It was a week for discussing education around the globe. In Slovenia, President Bush and leaders of the European Union signed a declaration June 10 at the U.S.-E.U. summit that promises support for improving education in developing countries, through a “holistic approach” that addresses “the global shortfall of effective teachers through support for teacher training, recruitment, retention, and capacity development.” In Lima, Peru, Sec. Margaret Spellings attended the 4th Education Ministerial Meeting at APEC (Asia-Pacific Economic Cooperation), where leaders from 21 countries agreed on similar goals. The delegates also suggested that learning should go beyond knowledge acquisition ...


A couple years ago, I took a trip to Canton, Ohio, home to the illustrious Pro Football Hall of Fame, and home to a group of schools that were using classroom technology in an attempt to boost student performance in math. Teachers in several Canton schools had set up a system called TI-Navigator, in combination with graphing calculators, both designed by Texas Instruments. The system worked like this: A math teacher would give a problem to students, who would type answers (such as plotting points on a graph) into their calculators. Their calculators were connected by cords to "hubs," which ...


Ed Sec Margaret Spellings writes this week in the Salt Lake Tribune and the N.J. Herald News in defense of Reading First, a bit late perhaps for some advocates and observers who were waiting for her to make such a case a month ago when scathing headlines followed IES's release of the interim impact study. Some of those headlines may have unfairly or inaccurately described the results, including these: "Failing to Read," "Billion Dollar Boondoggle," "U.S. Reading Program a Failure, study says." The study's bottom line is that the $1 billion-a-year funding stream has not led to improved ...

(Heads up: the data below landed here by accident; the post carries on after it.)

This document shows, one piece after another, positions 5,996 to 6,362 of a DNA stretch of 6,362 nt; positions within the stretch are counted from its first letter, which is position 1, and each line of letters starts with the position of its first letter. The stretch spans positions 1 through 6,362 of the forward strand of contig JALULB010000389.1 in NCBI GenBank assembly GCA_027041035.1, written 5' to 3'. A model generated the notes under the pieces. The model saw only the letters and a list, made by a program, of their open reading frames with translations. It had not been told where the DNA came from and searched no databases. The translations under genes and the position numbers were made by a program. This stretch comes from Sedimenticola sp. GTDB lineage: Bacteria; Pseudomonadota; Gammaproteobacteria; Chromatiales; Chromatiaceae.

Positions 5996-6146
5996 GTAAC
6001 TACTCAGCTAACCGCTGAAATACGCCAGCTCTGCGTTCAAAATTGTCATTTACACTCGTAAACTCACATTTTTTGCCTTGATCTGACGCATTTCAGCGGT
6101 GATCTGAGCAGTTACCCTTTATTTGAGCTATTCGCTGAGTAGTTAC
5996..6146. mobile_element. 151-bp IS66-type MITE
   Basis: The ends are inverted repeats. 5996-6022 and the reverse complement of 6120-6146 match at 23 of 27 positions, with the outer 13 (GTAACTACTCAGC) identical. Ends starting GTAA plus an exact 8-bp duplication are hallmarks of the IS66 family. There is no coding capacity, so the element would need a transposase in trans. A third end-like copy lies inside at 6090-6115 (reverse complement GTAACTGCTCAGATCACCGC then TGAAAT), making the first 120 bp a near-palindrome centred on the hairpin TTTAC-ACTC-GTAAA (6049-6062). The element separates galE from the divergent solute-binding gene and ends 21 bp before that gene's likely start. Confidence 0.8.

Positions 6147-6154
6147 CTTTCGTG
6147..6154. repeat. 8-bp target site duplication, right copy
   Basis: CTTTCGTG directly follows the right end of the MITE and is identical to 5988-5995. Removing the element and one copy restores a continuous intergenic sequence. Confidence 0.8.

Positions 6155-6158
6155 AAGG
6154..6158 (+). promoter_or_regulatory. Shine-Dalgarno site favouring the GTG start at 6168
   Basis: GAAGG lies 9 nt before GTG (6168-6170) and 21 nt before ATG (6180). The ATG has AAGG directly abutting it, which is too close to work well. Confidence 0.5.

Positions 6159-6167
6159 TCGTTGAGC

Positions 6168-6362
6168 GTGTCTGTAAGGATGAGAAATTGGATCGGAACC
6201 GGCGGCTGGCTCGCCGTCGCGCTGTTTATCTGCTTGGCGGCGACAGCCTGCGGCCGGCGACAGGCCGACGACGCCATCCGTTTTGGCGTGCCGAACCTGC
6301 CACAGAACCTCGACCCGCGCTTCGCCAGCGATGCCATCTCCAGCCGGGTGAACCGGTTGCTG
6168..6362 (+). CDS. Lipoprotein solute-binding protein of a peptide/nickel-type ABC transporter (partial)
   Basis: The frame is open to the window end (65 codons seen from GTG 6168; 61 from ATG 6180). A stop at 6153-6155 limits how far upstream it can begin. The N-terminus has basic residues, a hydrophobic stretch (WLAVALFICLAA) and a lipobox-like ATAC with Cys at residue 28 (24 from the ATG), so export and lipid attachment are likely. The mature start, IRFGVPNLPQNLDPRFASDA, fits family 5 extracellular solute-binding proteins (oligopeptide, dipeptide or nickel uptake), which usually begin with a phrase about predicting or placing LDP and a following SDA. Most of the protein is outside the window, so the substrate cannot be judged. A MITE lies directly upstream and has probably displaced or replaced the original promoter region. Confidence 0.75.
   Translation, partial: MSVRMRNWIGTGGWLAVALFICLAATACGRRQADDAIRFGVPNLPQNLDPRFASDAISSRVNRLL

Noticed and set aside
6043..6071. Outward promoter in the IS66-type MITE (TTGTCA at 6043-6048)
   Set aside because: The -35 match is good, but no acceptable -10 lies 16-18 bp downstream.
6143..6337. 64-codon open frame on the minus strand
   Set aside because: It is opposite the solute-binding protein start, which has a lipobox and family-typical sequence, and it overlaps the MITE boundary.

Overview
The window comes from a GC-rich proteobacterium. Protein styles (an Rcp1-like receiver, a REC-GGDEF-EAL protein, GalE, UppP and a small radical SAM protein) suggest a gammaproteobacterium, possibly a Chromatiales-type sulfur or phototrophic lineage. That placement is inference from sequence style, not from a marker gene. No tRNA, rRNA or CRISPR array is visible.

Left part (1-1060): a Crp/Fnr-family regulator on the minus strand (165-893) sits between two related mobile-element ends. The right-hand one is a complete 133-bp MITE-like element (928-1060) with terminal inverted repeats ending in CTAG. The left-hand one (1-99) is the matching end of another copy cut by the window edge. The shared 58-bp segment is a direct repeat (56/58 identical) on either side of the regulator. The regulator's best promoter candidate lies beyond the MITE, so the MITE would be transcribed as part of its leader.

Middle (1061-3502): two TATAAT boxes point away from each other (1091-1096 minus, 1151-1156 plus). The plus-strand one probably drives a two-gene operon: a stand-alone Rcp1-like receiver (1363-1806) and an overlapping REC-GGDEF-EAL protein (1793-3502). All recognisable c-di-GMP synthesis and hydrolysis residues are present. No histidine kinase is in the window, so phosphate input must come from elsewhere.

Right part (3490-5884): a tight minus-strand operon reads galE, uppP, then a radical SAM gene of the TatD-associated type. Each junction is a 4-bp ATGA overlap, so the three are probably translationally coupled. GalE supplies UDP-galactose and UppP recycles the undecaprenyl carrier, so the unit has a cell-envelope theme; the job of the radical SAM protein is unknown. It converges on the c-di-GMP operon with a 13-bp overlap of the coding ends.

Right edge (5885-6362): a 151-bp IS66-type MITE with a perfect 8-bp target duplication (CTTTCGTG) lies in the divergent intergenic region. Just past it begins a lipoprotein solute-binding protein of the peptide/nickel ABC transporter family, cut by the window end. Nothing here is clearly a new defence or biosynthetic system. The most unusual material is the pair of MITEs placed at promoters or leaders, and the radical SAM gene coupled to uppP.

Florida’s new state science standards break new ground by including their first-ever reference to a major scientific topic. And no, in this case I’m not talking about evolution, which got all the attention when the standards were approved back in February. The 96-page document, in addition to having references to the previously absent e-word, also spells out that Florida’s students should understand the basic science behind climate change. High school students should “discuss the large-scale environmental impacts resulting from human activity, including waste spills, oil spills, runoff, greenhouse gases, ozone depletion, and surface and groundwater pollution,” it ...


We've launched this blog with the hope of cultivating a wide-ranging forum for discussing school curriculum. By "curriculum," we generally mean the meat-and-bones of academic lessons -- what gets taught, in what order, at what grades. This obviously covers a lot of ground--policies, programs and materials, trends, standards and assessments, research, controversies, and best practices. Over the past few years, the two of us have reported on a bevy of curriculum topics, including how the federal Reading First program has been implemented, the recommendations of the National Math Panel, and the status of social studies, foreign language, the arts, and ...